Section 80AB deals with deductions that need to be made with reference to the gross total income.

Deduction of any amount under Section 80G in respect of donations given to certain funds, charitable institutions, etc.

Deduction of 50% of profits and gains of projects implemented outside India [Section 80HHB].

Deduction of the entire profits from income from export business [Section 80HHC], etc.

Relevance of Section 80P

The deductions in respect of income provided under Section 80P of the Income Tax Act are applicable to the cooperative societies alone. The provision has been incorporated in the Act for growth of cooperative societies. There are different heads of deductions enumerated in the section such that each is distinct and independent of other. To decide whether a particular category of income of a cooperative society is to be exempted from tax, it shall have to be seen whether it falls under the said heads or not. The deductions allowable under this section are in respect of net incomes from the activities or businesses, specified in the various clauses of the section.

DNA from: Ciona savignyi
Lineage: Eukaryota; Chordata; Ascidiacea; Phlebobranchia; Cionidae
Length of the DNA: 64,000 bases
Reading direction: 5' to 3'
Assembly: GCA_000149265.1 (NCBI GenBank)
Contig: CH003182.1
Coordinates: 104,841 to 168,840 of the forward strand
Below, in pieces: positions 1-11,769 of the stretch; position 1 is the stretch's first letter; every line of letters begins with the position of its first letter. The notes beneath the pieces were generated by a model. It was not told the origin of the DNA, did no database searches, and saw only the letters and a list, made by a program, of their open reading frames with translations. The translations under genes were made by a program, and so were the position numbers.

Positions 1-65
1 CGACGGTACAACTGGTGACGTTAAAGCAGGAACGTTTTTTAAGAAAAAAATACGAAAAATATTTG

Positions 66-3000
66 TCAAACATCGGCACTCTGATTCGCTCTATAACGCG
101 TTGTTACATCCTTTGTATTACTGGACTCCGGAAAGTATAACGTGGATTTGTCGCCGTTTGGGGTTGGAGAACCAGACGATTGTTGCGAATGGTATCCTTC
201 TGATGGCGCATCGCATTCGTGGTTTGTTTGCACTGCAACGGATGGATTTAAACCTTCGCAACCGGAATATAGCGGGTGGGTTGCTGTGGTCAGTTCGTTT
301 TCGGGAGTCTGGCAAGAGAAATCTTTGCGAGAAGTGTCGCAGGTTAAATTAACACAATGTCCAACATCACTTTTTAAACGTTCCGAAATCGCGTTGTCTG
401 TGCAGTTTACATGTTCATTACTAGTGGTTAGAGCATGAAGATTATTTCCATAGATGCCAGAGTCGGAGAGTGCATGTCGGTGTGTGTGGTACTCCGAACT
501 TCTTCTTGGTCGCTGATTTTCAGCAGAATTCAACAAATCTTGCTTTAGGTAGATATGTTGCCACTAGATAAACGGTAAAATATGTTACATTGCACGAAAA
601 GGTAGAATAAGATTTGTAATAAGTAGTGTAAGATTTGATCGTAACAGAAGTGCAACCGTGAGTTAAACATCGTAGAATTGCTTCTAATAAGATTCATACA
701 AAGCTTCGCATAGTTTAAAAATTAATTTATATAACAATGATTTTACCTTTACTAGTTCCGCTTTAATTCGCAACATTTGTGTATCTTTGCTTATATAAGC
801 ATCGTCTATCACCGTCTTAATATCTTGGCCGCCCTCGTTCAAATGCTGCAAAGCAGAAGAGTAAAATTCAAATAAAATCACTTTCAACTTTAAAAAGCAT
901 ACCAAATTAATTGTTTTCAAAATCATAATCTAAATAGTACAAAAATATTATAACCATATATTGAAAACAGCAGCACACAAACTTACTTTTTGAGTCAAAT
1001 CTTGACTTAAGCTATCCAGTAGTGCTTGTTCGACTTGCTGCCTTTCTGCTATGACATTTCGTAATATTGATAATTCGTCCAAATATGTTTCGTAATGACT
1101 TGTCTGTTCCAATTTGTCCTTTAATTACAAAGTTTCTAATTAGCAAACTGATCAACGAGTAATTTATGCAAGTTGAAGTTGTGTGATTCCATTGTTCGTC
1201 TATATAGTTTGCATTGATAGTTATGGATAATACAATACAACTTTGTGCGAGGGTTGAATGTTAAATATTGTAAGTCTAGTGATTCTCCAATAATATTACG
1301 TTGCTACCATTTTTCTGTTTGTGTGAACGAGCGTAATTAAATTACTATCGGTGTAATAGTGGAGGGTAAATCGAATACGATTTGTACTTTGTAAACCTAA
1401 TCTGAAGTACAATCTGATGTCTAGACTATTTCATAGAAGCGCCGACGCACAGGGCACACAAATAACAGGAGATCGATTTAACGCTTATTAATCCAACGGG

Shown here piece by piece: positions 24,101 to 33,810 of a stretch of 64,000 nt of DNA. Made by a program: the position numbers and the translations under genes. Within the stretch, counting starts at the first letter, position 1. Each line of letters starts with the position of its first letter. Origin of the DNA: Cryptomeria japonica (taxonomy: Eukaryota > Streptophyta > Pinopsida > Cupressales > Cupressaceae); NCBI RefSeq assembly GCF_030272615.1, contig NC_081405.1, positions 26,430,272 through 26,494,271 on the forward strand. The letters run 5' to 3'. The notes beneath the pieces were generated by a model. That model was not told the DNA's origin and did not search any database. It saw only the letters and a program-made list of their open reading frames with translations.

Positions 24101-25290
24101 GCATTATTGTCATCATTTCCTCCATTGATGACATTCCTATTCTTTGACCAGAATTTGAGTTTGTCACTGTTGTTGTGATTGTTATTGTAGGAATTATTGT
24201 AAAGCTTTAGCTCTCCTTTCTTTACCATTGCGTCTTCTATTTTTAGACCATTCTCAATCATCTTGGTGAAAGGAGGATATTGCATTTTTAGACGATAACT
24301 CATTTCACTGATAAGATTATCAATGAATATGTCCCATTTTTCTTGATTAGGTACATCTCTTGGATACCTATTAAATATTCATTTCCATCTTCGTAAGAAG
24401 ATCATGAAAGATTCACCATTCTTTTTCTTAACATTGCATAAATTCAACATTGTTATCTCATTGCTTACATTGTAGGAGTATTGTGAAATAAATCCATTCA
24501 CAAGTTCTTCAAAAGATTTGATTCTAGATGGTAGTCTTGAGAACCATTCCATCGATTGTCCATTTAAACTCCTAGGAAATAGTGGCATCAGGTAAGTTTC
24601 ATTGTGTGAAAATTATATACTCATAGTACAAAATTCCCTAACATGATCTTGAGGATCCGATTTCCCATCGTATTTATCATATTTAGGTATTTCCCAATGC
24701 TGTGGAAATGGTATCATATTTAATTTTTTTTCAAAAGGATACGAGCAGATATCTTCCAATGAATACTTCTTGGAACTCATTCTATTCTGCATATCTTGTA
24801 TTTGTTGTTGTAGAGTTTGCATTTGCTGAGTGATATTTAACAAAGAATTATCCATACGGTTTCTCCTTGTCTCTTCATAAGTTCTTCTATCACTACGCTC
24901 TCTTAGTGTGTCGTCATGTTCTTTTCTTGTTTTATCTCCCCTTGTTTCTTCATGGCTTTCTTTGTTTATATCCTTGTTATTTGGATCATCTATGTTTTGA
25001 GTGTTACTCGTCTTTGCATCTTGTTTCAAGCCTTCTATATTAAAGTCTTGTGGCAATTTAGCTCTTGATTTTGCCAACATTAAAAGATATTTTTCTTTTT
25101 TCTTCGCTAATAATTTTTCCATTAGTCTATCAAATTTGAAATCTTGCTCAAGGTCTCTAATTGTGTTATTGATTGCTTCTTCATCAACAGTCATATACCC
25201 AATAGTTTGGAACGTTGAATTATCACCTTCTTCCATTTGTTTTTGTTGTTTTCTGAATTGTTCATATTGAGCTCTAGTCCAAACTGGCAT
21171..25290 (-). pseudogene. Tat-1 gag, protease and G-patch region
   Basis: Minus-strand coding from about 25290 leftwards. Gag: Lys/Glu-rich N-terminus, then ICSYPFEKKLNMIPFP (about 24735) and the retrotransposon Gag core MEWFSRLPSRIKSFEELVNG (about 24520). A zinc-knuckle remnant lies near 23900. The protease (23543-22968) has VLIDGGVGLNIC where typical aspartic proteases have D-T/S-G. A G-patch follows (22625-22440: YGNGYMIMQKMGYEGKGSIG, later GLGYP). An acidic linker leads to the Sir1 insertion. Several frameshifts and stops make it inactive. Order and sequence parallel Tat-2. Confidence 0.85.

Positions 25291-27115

If a cooperative society carries on such activities, income from which is exempt and also carries on such activities, income from which is not exempt, then profits/gains attributable to former activity shall enjoy exemption and those attributable to latter one shall be taxed. Where a cooperative society earns income, which is partly taxed and partly entitled to special deduction, proportionate share of the expenses attributable to the earning of income, entitled to deduction, should be deducted in computing such income.

 

In general the perception is that income of Co–operative Societies is not chargeable to tax and therefore many societies do not bother to take PAN No. & file Income Tax returns. This is a wrong perception since though certain types of income of CHS are exempt there are other incomes which are chargeable to Tax.

 

We now examine on a case by case basis the income which is normally earned by a Co – Operative Society’s: